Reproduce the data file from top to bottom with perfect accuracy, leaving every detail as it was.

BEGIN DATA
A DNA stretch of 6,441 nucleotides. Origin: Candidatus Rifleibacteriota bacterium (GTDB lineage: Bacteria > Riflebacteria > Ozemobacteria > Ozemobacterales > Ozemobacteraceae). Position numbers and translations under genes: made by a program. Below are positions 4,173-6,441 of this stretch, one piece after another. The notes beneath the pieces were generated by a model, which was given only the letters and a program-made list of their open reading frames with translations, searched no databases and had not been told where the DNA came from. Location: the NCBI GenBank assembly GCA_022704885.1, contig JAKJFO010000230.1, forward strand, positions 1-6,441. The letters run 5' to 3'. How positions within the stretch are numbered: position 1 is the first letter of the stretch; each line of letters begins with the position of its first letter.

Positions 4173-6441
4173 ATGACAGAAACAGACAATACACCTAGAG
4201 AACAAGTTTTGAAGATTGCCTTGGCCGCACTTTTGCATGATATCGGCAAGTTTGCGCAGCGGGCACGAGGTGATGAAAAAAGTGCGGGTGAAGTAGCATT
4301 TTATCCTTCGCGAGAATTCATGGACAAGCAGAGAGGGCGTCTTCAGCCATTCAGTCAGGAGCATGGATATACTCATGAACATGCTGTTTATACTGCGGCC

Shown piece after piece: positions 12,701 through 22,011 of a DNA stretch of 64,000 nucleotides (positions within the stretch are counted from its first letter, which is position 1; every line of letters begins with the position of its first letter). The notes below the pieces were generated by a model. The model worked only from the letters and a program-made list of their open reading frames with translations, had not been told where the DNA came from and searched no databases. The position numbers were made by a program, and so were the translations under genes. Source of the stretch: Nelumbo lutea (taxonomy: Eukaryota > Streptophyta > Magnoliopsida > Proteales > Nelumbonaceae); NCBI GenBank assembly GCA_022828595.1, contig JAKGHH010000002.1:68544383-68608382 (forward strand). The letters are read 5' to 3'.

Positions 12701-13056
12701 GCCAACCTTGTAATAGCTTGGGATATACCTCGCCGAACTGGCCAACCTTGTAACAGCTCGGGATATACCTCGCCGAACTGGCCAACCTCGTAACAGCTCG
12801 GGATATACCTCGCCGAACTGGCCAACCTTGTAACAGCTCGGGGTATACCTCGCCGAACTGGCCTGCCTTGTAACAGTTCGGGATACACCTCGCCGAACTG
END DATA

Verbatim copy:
A DNA stretch of 6,441 nucleotides. Origin: Candidatus Rifleibacteriota bacterium (GTDB lineage: Bacteria > Riflebacteria > Ozemobacteria > Ozemobacterales > Ozemobacteraceae). Position numbers and translations under genes: made by a program. Below are positions 4,173-6,441 of this stretch, one piece after another. The notes beneath the pieces were generated by a model, which was given only the letters and a program-made list of their open reading frames with translations, searched no databases and had not been told where the DNA came from. Location: the NCBI GenBank assembly GCA_022704885.1, contig JAKJFO010000230.1, forward strand, positions 1-6,441. The letters run 5' to 3'. How positions within the stretch are numbered: position 1 is the first letter of the stretch; each line of letters begins with the position of its first letter.

Positions 4173-6441
4173 ATGACAGAAACAGACAATACACCTAGAG
4201 AACAAGTTTTGAAGATTGCCTTGGCCGCACTTTTGCATGATATCGGCAAGTTTGCGCAGCGGGCACGAGGTGATGAAAAAAGTGCGGGTGAAGTAGCATT
4301 TTATCCTTCGCGAGAATTCATGGACAAGCAGAGAGGGCGTCTTCAGCCATTCAGTCAGGAGCATGGATATACTCATGAACATGCTGTTTATACTGCGGCC

Shown piece after piece: positions 12,701 through 22,011 of a DNA stretch of 64,000 nucleotides (positions within the stretch are counted from its first letter, which is position 1; every line of letters begins with the position of its first letter). The notes below the pieces were generated by a model. The model worked only from the letters and a program-made list of their open reading frames with translations, had not been told where the DNA came from and searched no databases. The position numbers were made by a program, and so were the translations under genes. Source of the stretch: Nelumbo lutea (taxonomy: Eukaryota > Streptophyta > Magnoliopsida > Proteales > Nelumbonaceae); NCBI GenBank assembly GCA_022828595.1, contig JAKGHH010000002.1:68544383-68608382 (forward strand). The letters are read 5' to 3'.

Positions 12701-13056
12701 GCCAACCTTGTAATAGCTTGGGATATACCTCGCCGAACTGGCCAACCTTGTAACAGCTCGGGATATACCTCGCCGAACTGGCCAACCTCGTAACAGCTCG
12801 GGATATACCTCGCCGAACTGGCCAACCTTGTAACAGCTCGGGGTATACCTCGCCGAACTGGCCTGCCTTGTAACAGTTCGGGATACACCTCGCCGAACTG